Established in 1938 by Franklin D Roosevelt, Olympic was the nation's 21st National Park, founded on Washington's rugged northwest peninsula and named after 7,980' Mount Olympus. It is an International Biosphere Reserve and a World Heritage Site, two designations granted to the park due to a rich geography that includes hundreds of species of animals (including over 300 species of birds) and over 1,100 species of plants. The park's distinct ecosystems create a range of diversity rarely found elsewhere: a rugged coastline, glacier-capped mountains, forests, and rivers.
The peninsula's diversity attracted –and kept– pre-historic humans, who hunted mastodon with stone-tipped spears as far back as 12,000 years ago, supplementing their diet with deer, elk, and gathered plants. Fish, marine mammals, and shellfish were provided by the lowland rivers and lakes while western red cedar provided shelter, waterborne transport, and tools. Today, eight Olympic Peninsula tribes still live on the peninsula, their waters and lands now protected by the National Park Service.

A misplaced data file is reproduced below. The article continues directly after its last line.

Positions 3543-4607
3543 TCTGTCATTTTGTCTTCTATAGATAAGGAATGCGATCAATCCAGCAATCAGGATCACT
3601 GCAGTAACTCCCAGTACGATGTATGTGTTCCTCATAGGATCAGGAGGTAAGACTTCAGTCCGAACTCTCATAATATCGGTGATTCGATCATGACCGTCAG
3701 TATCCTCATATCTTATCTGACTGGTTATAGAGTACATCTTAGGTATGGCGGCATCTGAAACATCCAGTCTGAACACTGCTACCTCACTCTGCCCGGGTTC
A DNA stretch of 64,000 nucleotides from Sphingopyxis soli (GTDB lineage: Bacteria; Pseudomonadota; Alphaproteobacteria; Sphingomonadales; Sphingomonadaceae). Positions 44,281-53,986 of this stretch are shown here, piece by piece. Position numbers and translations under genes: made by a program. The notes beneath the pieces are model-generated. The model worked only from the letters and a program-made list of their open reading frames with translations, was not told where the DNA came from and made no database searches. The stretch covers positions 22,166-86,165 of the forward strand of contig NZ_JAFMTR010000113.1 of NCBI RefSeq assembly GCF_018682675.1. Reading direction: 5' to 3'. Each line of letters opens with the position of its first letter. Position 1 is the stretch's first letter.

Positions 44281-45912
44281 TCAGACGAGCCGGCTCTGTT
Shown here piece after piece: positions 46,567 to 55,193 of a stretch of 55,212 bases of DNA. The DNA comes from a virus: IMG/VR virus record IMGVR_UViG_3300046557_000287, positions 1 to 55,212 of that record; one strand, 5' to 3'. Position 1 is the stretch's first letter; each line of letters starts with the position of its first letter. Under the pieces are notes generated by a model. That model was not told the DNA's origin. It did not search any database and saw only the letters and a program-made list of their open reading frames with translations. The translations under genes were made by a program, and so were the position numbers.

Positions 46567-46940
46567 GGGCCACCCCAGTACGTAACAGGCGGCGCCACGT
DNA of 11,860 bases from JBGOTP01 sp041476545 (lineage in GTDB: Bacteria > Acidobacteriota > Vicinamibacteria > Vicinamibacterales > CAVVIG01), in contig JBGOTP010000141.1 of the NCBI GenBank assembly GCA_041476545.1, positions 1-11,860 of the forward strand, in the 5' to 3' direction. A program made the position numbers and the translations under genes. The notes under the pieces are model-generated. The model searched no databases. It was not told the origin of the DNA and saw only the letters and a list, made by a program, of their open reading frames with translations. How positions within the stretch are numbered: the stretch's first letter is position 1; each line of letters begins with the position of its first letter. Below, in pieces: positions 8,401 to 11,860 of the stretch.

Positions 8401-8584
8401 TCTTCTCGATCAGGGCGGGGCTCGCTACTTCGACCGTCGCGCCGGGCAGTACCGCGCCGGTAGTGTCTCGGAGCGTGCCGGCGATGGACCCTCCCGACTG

Olympic's narrow coastline spans 73 miles of tide pools and sandy beaches. Seabirds nest atop off-shore sea stacks —coastal headlands that have eroded due to ocean waves—which also provide shelter for seals, sea lions, and over 800 sea otters that feed and play among the kelp. The sea stacks also offer a dramatic frame for viewing previously endangered gray whales or killer whales. Its tidal pools are nutrient-rich communities of life that contain hundreds of animals, ranging from sea urchins and sea cucumbers to crabs and starfish.